Where to find eclipse glasses and watch parties around the DC area

On Monday, April 8, a majority of the United States will be able to see a total solar eclipse. The eclipse will last all of 4 minutes and some change, but if you miss it, you won’t get another chance to see it for 20 more years.

If you’re still looking to get glasses or figuring out where to view the eclipse, here’s what you need to know.

More on the solar eclipse:

While D.C. isn’t in the eclipse’s path of totality, you still may get a glimpse of the solar wonder. In D.C., the new moon will start to cross the face of the sun at 2:04 p.m. and obscure 89% of the sun at maximum eclipse, which occurs at 3:20 p.m. The moon will shroud the sun for up to 4 minutes 28 seconds, but the entire eclipse ends at 4:32 p.m.

You’re going to want to make sure you have American Astronomical Society issued or approved glasses. If not, you could do serious damage to your eyes by looking into the sun.

“Be sure that your children do not look at the Sun,” said James Madison University physics professor Geary Albright in a statement. “It is hard for grown-ups not to look, children have even less discipline, so be careful with their eyes.”   

If you can’t get glasses, there are tons of other options. You can also make a projector using a cardboard box, aluminum foil and a piece of white printer paper. You could also use a hole puncher on a piece of printer paper to make the projections, before facing away from the sun onto a flat surface.

Here’s where you can still get eclipse gear before and on the big day:


As of Thursday, only a few D.C. Public Libraries still have free solar eclipse glasses. In a post on X, the agency said limited supplies are available as long as they last at Anacostia, Bellevue, Francis A. Gregory, Southwest, Benning and Capitol View libraries.

From now until this Sunday at the Smithsonian National Air and Space Museum in D.C., you can get free eclipse glasses while supplies last from 12 to 4 p.m. The Smithsonian store also has the glasses on sale going for 3 for $6. Glasses will also be handed out during the Museum’s Solar Eclipse Festival on the National Mall on April 8.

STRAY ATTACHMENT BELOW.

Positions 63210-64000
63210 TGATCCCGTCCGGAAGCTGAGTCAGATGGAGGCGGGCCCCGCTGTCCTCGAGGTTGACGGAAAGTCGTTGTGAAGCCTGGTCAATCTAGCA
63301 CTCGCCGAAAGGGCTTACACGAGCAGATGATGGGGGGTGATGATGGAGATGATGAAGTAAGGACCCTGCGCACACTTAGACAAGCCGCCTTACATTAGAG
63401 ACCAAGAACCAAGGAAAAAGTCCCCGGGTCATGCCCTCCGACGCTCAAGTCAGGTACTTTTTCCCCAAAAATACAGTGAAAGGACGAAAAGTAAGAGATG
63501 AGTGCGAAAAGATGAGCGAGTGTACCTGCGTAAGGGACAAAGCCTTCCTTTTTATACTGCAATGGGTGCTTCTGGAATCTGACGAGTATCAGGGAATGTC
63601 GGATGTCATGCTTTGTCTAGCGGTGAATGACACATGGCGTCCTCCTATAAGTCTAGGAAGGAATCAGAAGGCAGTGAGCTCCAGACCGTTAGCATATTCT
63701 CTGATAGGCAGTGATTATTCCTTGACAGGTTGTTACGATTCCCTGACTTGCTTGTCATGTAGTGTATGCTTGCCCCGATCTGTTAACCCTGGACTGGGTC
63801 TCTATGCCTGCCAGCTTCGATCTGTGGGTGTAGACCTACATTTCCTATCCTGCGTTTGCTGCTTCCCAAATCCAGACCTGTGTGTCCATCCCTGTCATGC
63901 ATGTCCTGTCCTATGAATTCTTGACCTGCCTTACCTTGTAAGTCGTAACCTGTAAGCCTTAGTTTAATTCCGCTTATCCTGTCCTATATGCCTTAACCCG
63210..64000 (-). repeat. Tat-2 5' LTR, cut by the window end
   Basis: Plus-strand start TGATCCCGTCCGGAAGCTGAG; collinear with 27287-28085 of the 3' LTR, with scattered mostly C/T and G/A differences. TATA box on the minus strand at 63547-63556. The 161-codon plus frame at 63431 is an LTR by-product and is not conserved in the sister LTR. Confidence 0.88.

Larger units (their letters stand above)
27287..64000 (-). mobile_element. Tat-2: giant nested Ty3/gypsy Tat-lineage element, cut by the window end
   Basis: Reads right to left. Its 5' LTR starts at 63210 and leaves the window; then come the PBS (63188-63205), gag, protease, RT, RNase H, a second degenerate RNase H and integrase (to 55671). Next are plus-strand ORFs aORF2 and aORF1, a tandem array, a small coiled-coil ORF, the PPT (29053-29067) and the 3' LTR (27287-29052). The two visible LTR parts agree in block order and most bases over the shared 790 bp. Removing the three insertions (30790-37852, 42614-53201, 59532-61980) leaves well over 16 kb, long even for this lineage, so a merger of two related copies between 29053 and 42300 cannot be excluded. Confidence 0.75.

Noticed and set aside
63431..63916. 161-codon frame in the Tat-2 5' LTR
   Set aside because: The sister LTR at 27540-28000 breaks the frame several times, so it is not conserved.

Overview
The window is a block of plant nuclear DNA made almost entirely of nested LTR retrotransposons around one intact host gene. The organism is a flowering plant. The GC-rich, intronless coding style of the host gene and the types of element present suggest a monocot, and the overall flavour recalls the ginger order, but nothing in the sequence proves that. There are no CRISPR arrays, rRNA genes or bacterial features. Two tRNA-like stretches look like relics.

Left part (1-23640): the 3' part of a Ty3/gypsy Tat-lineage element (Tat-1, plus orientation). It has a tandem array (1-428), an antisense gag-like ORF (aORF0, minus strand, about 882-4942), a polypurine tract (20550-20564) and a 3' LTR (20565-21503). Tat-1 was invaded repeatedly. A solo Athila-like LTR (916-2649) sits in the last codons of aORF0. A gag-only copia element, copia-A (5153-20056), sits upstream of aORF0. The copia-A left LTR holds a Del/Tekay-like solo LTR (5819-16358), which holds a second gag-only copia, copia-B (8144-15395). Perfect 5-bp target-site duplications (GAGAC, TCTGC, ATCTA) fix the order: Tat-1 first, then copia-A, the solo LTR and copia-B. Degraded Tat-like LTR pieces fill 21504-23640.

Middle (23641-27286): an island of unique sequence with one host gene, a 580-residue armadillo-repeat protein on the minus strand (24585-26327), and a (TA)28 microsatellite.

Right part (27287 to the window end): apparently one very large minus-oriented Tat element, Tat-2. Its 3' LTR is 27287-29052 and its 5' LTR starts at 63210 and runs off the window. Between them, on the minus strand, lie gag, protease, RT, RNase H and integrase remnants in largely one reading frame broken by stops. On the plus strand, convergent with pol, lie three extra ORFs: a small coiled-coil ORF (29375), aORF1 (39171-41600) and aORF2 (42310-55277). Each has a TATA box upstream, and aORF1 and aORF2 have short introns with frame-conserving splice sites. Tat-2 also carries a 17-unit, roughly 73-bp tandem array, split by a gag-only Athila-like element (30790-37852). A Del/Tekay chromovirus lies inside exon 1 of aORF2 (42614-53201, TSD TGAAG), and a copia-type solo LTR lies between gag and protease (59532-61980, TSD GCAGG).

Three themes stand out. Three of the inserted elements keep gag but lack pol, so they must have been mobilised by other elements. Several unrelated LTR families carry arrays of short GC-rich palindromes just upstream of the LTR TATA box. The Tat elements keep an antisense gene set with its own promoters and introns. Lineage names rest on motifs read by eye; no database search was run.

The University of Maryland will host an eclipse viewing party starting at 1:30 p.m. on Monday. The university’s College of Computer, Mathematical and Natural Sciences; Department of Astronomy; and Space Sciences Outreach Cooperative who are hosting the event will give out ISO-certified glasses until supplies run out.

Several Montgomery County Public Libraries will host events and give out free glasses. To find out more information, see the dates on their events calendar.

Other watch parties will have glasses while supplies last including Maryland Science Center in Baltimore, NASA Goddard Visitor Center in Greenbelt and Gaithersburg’s Observatory Park.


At the David M. Brown Planetarium in Arlington, you can get free glasses on April 6 and 7 before the “Lights Out! Eclipses: Whys, Wonders and Wows” shows.

A limited number of eclipse viewing glasses and sun spotting scopes will be available to view the eclipse at a celebration event hosted by the Fairfax County government. Extra glasses will be distributed during the Bluebells Festival at the Bend at Riverbend Park on Saturday, April 6. Four parks around the county will host the event. Tickets are $10 per person.

The Steven F. Udvar-Hazy Center in Chantilly will provide safe solar telescopes and projection viewers to help you watch the eclipse from 2 to 4 p.m. on Monday.

Loudoun County’s Department of Parks, Recreation and Community Services will be hosting nine free events, and each site will include free eclipse safety glasses while supplies last.


Warby Parker: Warby Parker will be giving out free ISO-certified solar eclipse glasses starting April 1 through the big day. If the store runs out of solar eclipse glasses by the time you arrive, they’ll be able to provide you with an eclipse pinhole projector.

Sonic: Sonic Drive-Ins have released an eclipse-themed “Blackout Slush Float” that comes with a free pair of eclipse glasses. The drink is black and topped with creamy soft serve and galaxy sprinkles.

Jeni’s: Starting Friday, eclipse glasses are free with any purchase online or in-store at Jeni’s Ice Cream scoop shops across the country.

If your weather is unfavorable on eclipse day, tune in to watch NASA stream the eclipse live.

WTOP’s Greg Redfern and Tadi Abedje contributed to this report.

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Ciara Wells

Ciara Wells is the Evening Digital Editor at WTOP. She is a graduate of American University where she studied journalism and Spanish. Before joining WTOP, she was the opinion team editor at a student publication and a content specialist at an HBCU in Detroit.

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